Ad. 3.c It actually should be a non-issue. In project context deps land in root /vendor dir so if two packages required it, you end up having single lib that satisfies both requirements. To make use from it in a plugin you should assume two possible places where your libs are, either in local /vendor inside the plugin dir or in root of the project. Ie. see WIP autoloader for Elgg to handle those cases

    4. That relates to the scenario of determining where /vendor actually lies

    5. Very much true. Composer autoloaders are static, don't want to have in there classes that come from disabled plugin. You could also rely on Elgg to register plugin classes as I don't see it going away anytime soon. If you need to autoload for plugin local tests, you can use to not pollute main autoloader.

    6. I don't understand the concern. Resolving deps works fine with elgg-plugin installer. If you manage to break it in any way, please send PR to and to reproduce that.

    7. Again don't understand the issue. It might have something to do with relying on having vendor dir within the plugin directory. If it were to be especially annoying when you do require on libs, maybe this could help a bit Never used it though.


  • I will do more experimenting with the elgg-plugin installer when I have a chance.

    7. That relates to Travis. It seems like too much shell scripting to get basic CI up and running. Bootstrapping with core and dependency plugins (especially if you want to run simpletest as well) is a bit of a time waster. For now, I am just running tests locally.

  • Need to get Elgg more composer ready for 2.0.... Problem IMHO is that Elgg is installed at root instead of installed as a dependency. And also that we have not yet pushed composer as the one true way to install and manage dependencies. Your custom project stuff should go at root (site local modifications is another thing we don't currently have a good solution for).

    I.e. if you're working on a plugin, that plugin should be the project. There shouldn't be a difference between plugin level and project level.

    Elgg is hard to bootstrap for testing in ci because it relies on globals so much... It ought to be trivial to create an in-memory instance of Elgg db that you can play with without all the mysql hassle. So you can at least do basic integration testing... Sorry to hear this is affecting your usage of composer...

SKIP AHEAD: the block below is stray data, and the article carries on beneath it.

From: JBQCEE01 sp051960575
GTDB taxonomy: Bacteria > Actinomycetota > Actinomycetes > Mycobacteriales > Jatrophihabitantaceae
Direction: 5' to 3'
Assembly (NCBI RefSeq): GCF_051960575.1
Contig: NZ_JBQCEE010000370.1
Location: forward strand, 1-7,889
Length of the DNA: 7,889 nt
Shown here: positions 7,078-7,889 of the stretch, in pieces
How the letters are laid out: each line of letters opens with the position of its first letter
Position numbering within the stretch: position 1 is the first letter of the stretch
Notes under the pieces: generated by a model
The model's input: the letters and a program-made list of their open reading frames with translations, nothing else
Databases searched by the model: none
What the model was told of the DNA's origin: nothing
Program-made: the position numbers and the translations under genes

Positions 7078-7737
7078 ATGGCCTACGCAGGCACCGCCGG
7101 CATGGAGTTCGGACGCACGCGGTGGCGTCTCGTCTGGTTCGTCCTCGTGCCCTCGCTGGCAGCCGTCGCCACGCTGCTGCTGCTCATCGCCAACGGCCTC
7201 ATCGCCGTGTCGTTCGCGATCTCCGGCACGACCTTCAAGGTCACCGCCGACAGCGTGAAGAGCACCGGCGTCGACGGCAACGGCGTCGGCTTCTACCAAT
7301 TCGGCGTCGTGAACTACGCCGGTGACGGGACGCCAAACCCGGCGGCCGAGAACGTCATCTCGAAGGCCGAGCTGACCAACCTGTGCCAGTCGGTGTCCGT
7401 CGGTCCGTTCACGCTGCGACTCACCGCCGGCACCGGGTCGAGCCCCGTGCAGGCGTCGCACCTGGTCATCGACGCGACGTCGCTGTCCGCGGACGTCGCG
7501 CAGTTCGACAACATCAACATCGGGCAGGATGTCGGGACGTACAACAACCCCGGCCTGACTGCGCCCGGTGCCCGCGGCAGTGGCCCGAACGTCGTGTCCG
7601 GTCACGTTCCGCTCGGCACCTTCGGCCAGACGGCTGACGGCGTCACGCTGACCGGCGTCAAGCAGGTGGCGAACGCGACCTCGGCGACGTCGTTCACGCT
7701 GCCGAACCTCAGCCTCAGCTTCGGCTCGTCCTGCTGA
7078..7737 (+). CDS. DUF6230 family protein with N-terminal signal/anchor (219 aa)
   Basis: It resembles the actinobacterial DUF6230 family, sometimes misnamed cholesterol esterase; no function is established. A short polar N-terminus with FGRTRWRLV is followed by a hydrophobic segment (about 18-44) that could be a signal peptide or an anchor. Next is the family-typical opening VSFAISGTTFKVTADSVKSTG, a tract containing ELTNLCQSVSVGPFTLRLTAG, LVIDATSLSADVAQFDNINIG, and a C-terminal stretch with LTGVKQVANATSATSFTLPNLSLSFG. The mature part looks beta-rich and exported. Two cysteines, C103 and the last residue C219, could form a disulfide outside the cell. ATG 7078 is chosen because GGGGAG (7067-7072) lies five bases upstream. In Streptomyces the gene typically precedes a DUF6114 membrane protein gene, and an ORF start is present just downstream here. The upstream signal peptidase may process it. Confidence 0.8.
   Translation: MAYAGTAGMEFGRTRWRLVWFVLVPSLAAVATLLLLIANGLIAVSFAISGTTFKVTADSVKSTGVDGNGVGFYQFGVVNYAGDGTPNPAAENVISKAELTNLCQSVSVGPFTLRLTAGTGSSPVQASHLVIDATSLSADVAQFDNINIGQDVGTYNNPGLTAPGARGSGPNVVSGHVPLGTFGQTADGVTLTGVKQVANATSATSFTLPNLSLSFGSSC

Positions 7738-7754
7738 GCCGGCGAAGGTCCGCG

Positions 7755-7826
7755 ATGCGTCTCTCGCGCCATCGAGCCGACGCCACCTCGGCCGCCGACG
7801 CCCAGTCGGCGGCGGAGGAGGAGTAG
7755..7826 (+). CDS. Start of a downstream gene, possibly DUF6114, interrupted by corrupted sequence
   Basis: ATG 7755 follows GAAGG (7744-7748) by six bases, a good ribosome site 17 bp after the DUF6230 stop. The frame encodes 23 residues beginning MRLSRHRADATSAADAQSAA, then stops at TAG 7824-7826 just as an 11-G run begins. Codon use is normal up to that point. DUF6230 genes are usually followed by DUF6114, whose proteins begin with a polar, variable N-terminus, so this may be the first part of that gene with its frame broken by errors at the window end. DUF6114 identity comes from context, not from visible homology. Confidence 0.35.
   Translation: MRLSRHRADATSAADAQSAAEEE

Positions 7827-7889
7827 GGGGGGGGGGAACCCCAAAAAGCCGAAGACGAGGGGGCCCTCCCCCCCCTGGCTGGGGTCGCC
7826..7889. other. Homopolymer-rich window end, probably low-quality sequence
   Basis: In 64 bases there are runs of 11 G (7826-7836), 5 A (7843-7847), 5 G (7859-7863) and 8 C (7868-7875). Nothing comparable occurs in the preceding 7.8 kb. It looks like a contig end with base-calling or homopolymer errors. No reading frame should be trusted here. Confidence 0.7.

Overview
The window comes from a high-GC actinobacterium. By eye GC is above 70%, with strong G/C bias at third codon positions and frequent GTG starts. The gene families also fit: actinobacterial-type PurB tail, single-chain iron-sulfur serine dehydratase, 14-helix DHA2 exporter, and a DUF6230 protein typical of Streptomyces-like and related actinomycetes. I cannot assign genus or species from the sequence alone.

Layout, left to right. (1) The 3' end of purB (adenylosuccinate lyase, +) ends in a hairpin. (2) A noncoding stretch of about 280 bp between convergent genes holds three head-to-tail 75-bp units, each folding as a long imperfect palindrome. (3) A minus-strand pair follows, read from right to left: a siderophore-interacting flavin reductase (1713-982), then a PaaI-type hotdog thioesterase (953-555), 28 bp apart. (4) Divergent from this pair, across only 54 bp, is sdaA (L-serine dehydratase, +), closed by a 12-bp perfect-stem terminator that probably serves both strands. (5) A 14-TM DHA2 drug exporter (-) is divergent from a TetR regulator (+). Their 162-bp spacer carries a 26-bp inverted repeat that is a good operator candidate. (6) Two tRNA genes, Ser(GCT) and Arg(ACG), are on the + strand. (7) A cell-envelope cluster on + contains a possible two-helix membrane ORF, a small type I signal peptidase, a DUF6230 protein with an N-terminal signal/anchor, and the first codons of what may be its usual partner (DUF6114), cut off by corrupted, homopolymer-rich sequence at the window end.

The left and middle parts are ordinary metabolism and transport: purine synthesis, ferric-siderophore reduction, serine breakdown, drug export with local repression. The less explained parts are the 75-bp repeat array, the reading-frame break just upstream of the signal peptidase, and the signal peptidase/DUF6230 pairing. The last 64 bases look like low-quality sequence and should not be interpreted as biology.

I actually don't see much harm in registering classes from "disabled" plugins. If they're truly disabled then the classes should never get loaded so they can't affect execution of the project.

  • I was relying in the past on class registration order to override already registered class path with the one from plugin with higher priority. It served as entry point for internal framework bootstrapping to avoid having technical plugin just for that. Just loading everything would make things simpler for the core though.

  • I was relying in the past on class registration order to override already registered class path with the one from plugin with higher priority.

    Initially I thought of this as a feature, but I no longer feel that way... Classes, IMO, should be statically analyzable, and if you can override a class definition at runtime then you render static analysis significantly less helpful. Same with functions. There's no way to override it at runtime. A better approach for trading implementations is interfaces/polymorphism.

  • The wsod has been taken care of as we give a helpful error message if we detect composer hasn't been run yet.

  • The need to include two incompatible versions of the same library is an interesting one. The bower-asset composer plugin has a way to handle this but I haven't checked whether composer can do this for normal php packages.